Dr. Fitzgerald testified that he examined the insured in November, 1919; that the diagnosis was emphysema pulmonary interlobular, adhesions of plura in right axillary region; that he examined him again in December, 1919, and the diagnosis was about the same. He examined him again during 1921, and found his general physical condition to be very poor. His diagnosis then was pulmonary tuberculosis, active. He was asked the question, based on the definition of permanent and total disability, his examinations, and the hypothetical question which covered the evidence we have before referred to, whether the disability was total and permanent, and he stated that in his opinion McNally was "permanently and totally disabled" on July 10, 1919. He had made reports while he was an examiner in the employ of the government as to McNally's case which differed from his opinion expressed in the trial of this case, but he did not have a complete history of the patient at the time of the examination on which his former opinion was based. He did not make a diagnosis of tuberculosis upon his first examination, and did not, at the time of his examination in April, 1920, consider his disability as permanent and total. He stated in examination by the court that he might think a man had tuberculosis but not diagnose it as such because of lack of sufficient positive findings to back it up, such as positive sputum. On being questioned as to his reasons for now stating that in July, 1919, there was reasonable certainty that McNally would not recover, the doctor said: "In the first place, he had a bullet through his lung and a discharging sinus afterwards, and from the history, this bullet must have passed through the lung, and in all probability there was an abscess. Coming after that, the hemorrhages, night sweats, loss of weight, dilation of lungs, shortness of breath, and all of those things — those are the things that I made this prognosis on." In 1919 he did not have the facts before him that he had at the time he testified. At the time he gave his findings to the Veterans' Bureau, he did not know of the night sweats and occasional raising of blood. At the time of his examination in the summer of 1920 he made the diagnosis of pulmonary tuberculosis. He testified that in November, 1921, the disease was pretty well advanced and the probabilities of arrest were not good.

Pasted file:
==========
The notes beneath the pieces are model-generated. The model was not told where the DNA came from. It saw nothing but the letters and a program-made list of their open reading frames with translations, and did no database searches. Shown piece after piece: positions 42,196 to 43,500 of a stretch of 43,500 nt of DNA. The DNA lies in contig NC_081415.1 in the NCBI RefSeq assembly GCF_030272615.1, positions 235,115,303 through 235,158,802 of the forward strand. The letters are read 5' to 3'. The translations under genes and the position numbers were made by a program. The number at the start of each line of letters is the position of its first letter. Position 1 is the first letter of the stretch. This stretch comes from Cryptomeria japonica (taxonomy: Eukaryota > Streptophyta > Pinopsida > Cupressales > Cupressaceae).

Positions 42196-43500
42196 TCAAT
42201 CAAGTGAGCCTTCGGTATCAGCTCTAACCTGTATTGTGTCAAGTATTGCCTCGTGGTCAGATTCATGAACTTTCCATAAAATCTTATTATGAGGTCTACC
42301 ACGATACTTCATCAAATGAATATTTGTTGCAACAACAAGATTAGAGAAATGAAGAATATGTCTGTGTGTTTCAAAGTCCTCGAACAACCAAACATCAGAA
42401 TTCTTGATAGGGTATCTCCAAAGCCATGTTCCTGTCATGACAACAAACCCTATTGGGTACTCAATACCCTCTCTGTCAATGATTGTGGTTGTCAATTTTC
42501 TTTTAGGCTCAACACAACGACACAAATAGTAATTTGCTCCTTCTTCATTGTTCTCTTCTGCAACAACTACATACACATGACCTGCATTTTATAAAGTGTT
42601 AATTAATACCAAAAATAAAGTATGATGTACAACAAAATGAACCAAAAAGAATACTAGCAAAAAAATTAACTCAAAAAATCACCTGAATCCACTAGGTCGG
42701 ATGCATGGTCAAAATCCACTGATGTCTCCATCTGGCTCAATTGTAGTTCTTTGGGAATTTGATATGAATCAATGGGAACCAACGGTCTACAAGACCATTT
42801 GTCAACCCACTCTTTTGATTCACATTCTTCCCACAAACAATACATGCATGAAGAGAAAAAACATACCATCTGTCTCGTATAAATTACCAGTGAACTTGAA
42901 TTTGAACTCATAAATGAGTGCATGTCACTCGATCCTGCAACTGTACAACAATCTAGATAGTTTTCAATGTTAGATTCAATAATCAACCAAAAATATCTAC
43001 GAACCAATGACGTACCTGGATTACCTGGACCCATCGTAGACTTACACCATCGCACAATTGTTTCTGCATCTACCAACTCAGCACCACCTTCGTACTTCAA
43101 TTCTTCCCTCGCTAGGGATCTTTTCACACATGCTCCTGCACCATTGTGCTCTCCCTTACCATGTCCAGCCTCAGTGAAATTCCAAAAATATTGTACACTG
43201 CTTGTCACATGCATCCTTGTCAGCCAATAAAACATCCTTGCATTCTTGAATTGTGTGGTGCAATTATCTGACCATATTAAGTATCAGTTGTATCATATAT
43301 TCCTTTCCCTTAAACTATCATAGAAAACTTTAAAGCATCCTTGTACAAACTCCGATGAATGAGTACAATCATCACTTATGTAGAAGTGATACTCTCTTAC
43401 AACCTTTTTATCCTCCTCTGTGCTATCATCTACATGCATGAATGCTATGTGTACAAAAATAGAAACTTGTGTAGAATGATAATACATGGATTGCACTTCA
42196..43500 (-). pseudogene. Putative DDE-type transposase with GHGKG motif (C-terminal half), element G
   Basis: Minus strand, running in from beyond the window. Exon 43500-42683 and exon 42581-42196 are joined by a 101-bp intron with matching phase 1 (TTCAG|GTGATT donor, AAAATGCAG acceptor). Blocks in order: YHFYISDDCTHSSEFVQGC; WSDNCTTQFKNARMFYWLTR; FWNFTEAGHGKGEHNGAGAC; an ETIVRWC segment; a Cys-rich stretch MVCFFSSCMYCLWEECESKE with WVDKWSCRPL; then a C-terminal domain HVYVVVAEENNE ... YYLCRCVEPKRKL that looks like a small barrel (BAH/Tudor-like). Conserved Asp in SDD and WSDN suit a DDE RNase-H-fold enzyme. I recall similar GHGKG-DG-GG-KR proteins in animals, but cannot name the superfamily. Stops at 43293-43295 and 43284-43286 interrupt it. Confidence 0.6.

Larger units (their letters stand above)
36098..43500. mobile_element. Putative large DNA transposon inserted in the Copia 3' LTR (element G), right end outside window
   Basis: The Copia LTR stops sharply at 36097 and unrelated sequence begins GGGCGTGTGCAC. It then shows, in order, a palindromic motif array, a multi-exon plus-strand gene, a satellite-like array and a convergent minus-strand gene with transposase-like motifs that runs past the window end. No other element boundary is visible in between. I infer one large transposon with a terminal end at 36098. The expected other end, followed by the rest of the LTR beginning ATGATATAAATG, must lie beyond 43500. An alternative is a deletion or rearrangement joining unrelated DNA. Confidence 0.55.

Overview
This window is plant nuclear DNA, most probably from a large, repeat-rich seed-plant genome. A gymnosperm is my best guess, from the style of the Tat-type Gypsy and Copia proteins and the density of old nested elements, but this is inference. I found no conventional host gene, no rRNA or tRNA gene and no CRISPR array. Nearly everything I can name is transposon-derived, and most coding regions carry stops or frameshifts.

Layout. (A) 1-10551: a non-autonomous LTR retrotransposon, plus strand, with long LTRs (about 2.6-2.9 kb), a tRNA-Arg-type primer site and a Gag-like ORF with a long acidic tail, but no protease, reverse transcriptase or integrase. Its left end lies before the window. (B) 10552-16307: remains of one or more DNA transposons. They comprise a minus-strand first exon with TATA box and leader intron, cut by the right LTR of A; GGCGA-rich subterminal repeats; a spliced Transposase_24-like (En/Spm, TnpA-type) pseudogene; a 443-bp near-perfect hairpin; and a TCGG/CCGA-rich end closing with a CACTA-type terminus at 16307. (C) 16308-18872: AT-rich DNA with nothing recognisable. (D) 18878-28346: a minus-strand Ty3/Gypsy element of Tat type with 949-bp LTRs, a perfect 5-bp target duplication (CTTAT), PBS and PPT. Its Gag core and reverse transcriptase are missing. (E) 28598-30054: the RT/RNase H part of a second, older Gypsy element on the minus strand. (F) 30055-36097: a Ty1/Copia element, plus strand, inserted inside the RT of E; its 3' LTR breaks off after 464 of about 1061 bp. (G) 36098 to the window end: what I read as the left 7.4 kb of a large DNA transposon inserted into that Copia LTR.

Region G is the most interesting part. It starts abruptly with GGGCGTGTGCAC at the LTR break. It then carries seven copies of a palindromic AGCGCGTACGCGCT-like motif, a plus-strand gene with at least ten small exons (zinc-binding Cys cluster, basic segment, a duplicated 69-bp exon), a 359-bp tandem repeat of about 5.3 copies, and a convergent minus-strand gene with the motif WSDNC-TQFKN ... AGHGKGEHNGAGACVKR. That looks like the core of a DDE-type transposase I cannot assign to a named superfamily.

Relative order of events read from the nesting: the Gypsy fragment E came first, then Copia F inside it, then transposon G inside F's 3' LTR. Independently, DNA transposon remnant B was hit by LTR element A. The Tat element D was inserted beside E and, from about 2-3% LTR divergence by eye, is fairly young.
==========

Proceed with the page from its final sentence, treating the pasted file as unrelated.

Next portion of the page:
Dr. Bacon, expert for the government, testified that, under proper and systematic treatment, the disease, even as far advanced as it was on December 13, 1922, might become arrested. He testified also that, "Well, with the amount of disease he exhibited here, he should never undertake any heavy labor. It should be light labor or clerical or inside occupation or work of some kind." The testimony of this expert is to the effect that, had the tuberculosis become arrested, the insured could never again have engaged in any heavy labor, which was the only thing he was fitted for by training and experience. Dr. Bacon's opinion that the insured might recover from the tuberculosis is of little effect in view of the insured's death. The force of a doctor's opinion that a patient will get well is weakened somewhat if the patient shortly thereafter die. That an operation is, from a medical standpoint, highly successful, is not particularly comforting to the relatives if the funeral of the patient quickly follows the operation. The effect of a disease is more convincing that it exists than the opinion of the doctor that it does not. Dr. Bacon testified that "an arrested incipient tuberculosis case should be able to do a full day's work." The tuberculosis here was not arrested and resulted in death.

In this case it is apparent that in September, 1920, the insured was afflicted with active tuberculosis. Was there substantial evidence to bridge the hiatus between September, 1920, and September, 1919? It is urged that the testimony of Drs. Powers and Fitzgerald in connection with other facts, was sufficient to enable a jury to say that total and permanent disability existed prior to September 30, 1919. That Dr. Fitzgerald had expressed other opinions at other times is not sufficient for a court to hold that his testimony cannot be substantial. A court in so doing invades the province of the jury. Twelve men are probably better qualified to pass on the veracity of experts than is one.